"So are we now at the point of "fast, cheap, secure - chose any two"?"

At the point of painful understanding, perhaps, but the underlying principle hasn't changed much. System design has always been a fine art of compromises.

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Microsoft in 2016: Is there any point asking SatNad what's coming?

Solmyr ibn Wali Barad
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Re: "Possibly more noble intentions, but awful execution"

Like a popular wisecrack in Russia: wanted the best, but achieved the usual.

(хотели как лучше, но получилось как всегда...)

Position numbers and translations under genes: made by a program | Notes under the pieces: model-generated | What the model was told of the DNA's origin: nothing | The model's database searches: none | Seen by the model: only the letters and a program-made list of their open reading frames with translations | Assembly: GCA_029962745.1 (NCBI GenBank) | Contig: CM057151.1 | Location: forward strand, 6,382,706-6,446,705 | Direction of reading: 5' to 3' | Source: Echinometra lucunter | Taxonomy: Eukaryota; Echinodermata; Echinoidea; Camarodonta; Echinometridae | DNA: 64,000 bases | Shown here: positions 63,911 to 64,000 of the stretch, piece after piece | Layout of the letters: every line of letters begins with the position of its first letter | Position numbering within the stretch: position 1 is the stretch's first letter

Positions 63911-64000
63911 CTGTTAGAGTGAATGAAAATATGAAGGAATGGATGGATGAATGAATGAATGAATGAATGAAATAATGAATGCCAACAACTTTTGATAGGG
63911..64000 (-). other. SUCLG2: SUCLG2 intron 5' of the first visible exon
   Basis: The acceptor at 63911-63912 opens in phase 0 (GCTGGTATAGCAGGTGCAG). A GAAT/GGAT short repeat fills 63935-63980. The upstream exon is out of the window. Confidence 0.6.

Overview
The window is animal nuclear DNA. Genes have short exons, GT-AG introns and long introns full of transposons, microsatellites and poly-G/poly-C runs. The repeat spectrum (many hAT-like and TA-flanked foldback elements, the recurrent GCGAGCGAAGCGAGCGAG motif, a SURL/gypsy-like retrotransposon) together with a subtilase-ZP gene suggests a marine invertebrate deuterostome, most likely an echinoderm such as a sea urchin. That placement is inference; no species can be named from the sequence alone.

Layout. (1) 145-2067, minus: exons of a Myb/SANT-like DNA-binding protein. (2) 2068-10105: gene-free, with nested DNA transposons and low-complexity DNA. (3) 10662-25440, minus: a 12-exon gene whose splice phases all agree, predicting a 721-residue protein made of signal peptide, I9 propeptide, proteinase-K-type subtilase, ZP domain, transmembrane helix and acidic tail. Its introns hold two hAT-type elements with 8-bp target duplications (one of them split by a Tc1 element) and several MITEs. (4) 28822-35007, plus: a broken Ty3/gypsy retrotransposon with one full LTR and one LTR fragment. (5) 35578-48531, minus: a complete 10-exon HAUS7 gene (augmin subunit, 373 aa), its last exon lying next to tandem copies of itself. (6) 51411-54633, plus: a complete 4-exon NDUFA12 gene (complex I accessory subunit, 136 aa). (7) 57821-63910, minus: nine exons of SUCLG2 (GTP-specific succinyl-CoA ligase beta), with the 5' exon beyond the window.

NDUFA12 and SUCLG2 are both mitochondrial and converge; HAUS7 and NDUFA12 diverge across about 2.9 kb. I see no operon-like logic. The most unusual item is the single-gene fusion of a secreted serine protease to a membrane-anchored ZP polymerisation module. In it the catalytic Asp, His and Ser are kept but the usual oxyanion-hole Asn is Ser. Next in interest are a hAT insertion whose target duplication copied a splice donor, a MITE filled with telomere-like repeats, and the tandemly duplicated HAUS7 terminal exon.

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There's an epidemic of idiots who can't find power switches

Solmyr ibn Wali Barad
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Re: IT Support Robots

Only if we can have robot users to go with it. And a deathmatch set up between the two clans.

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Solmyr ibn Wali Barad
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Re: How not to turn it off and on again

Ah, the voltage selector. Problem ticket from days of yore:

"Sorry, folks, I seem to have blown the power supply. I was lying in the bed, half awake. There was a computer nearby. Somehow I reached for that tempting red slider switch, and started to flip it. Oh boy. Was that a quick wake-up! Don't you just love a smell of freshly baked MOSFET in the morning."

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City of London cops in Christmas karaoke crackdown shocker

Solmyr ibn Wali Barad
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Paris Hilton